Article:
Welcome to Kete New Plymouth - Taranaki's online digital archive of current and historical local events, people, places and experiences.

The Kete is a place for people to share and discover stories, images, video and audio relating to life in Taranaki. We invite members of the community to register and contribute their own experiences to our ever-expanding basket of knowledge; ensuring that this information is retained for all New Zealanders, now and in the future. 

You can find links to some of our most popular baskets below, or explore all baskets


98 Pendarves Street 2017

New Plymouth Buildings



Cutfield Road 

Taranaki Street Names



Alpha Flourmill Stones

Heritage Sites and Features 

Ararata Hall - 1910

Taranaki Halls

N P Cenotaph

Taranaki War Memorials WWI and WWII


Rowe, Henry

Plymouth Company Settlers

Waitara Post Office

Waitara Buildings


Cutis' Building

Inglewood Buildings


 Ngaere Co-op Dairy Factory

Taranaki Dairy Factories



Whangamomona Road Tunnel #1 - Northern Portal

Taranaki Tunnels

1 Ngatoki Street 2017

Urenui Buildings

St John the Evangelist

Taranaki Churches


1671 South Road Open2View

Oakura Buildings


NZ Wars Memorial

War Memorials of the  Taranaki Wars

Te Henui, New Walkway bridges

Friends of Te Henui








































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58 Victoria Road 2017.

58 Victoria Road 2017

2017 View: By Hamish Crimp

This attractive corner bay villa was constructed in 1909, and was originally the home of New Plymouth businessman James Scanlan and his family.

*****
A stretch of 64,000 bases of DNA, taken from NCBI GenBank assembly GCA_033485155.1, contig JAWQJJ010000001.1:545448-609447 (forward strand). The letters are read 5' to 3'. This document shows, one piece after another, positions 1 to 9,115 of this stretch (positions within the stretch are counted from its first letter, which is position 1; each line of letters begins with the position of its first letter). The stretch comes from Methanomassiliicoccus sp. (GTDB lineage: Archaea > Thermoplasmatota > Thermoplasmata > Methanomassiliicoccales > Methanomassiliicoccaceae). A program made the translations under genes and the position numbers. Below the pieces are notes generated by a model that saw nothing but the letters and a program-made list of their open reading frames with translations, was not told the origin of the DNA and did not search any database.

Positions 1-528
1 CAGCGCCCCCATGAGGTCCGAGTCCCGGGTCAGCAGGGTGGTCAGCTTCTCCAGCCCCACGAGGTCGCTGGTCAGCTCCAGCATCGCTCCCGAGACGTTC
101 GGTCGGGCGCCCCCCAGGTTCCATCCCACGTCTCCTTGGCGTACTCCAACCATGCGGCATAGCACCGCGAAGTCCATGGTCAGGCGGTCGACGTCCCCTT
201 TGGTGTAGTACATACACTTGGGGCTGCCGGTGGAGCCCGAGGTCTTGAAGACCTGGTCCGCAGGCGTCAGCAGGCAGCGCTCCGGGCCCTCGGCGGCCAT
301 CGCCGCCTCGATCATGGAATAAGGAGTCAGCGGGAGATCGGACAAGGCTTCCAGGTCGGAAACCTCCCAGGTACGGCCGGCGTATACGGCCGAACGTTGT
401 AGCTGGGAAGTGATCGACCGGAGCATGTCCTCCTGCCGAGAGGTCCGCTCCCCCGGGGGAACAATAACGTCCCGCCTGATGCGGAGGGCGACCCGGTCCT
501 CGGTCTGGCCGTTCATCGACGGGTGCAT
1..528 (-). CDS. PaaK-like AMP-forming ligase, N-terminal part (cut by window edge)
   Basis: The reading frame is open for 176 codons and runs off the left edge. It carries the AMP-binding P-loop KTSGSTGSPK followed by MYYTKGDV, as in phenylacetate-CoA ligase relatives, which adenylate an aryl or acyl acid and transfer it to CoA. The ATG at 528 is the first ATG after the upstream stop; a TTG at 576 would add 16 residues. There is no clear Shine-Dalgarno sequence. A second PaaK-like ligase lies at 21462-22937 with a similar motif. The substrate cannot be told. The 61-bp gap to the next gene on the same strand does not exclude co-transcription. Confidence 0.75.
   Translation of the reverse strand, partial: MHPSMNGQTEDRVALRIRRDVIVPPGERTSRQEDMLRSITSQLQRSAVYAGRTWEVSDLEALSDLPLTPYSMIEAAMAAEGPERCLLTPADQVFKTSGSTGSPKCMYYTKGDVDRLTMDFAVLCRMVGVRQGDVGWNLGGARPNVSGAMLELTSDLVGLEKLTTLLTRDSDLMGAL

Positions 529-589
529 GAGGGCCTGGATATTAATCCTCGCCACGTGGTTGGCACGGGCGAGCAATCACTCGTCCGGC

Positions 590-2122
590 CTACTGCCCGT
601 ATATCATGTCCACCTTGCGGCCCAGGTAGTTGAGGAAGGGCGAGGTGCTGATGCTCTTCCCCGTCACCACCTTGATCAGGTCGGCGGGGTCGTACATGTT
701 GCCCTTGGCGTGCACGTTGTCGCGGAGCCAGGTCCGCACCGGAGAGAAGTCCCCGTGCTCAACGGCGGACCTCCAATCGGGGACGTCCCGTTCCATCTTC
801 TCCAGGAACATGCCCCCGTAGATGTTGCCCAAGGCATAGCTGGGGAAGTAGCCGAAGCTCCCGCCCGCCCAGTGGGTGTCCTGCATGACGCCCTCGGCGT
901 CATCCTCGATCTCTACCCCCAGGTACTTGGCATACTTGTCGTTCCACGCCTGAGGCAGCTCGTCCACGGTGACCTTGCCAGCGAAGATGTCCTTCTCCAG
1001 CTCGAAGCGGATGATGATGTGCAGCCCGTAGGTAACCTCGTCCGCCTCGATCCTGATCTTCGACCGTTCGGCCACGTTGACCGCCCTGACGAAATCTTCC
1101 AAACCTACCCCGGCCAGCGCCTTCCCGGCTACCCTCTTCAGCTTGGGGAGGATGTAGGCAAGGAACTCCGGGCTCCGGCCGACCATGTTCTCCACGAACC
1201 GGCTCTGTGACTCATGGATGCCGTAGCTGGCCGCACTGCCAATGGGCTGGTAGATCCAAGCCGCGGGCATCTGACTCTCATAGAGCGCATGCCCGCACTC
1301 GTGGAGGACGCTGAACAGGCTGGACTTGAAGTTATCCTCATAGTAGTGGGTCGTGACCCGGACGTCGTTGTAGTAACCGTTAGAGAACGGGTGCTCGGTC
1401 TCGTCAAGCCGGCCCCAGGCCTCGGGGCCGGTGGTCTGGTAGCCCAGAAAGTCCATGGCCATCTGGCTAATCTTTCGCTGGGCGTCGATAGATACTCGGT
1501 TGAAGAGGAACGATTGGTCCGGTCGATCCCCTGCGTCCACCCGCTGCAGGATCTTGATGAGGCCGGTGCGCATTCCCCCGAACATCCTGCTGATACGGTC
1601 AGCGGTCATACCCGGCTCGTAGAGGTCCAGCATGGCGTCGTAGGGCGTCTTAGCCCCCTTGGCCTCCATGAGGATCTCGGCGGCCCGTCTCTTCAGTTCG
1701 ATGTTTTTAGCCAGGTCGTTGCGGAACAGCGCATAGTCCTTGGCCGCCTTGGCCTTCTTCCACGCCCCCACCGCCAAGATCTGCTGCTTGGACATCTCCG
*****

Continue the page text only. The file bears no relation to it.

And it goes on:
This area of Town Belt C was originally subdivided into smaller suburban sections for J. C. George in 1893. Allotments 19 and 20 at the corner of Victoria Road and George Street were later purchased by Mrs Mary Lewis, who had them subdivided in April 1909. 

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Moir Street.

Moir Street is on the northern edge of Eltham. The land was owned by one of the town’s earliest settlers. However it wasn’t always an obvious area for a housing development.

The early growth of Eltham was restricted by large areas of surrounding swamplands, one to the east, and the Ngaere swamp to the north. The difficult land meant the earliest settlers preferred to establish themselves elsewhere. Fewer wanted to go to Eltham and its environs.

Not George Moir however. He had arrived in New Zealand in the mid-1800s. A blacksmith by trade, he lived in Whanganui, then Normanby, before

A permit was granted to dentist Herbert V. Lunn on the 1 September 1922 for the construction of a house on Lot 1 of 12, Smith Street (later renamed Huatoki Street) - Lunn was listed as the builder, and the estimated construction cost was £750.

This attractive villa residence was for many years the home of William George Berridge and his family. 

Berridge seems to have shifted to Vogeltown about 1907-08, and it is thought the present villa was probably constructed around this date - Berridge first appears as residing in Vogeltown in the 1909 edition of Stones Street Directory. 

A rating book for 1913 notes the value of the property as £26.


This attractive bungalow was originally the home of ironmonger Leslie Robert Little and his family.

A permit was granted to Leslie Little on the 19th November 1914 for the construction of a house on Lot B, George Street - the estimated construction cost was £598.

Leslie had married Miss Isabel Clara Ward in 1908, and both spent the rest of their lives living in the house. Leslie died on 20 November 1942 and Isabel on 26 June 1957; both are buried in New Plymouth's historic Te Henui Cemetery. 


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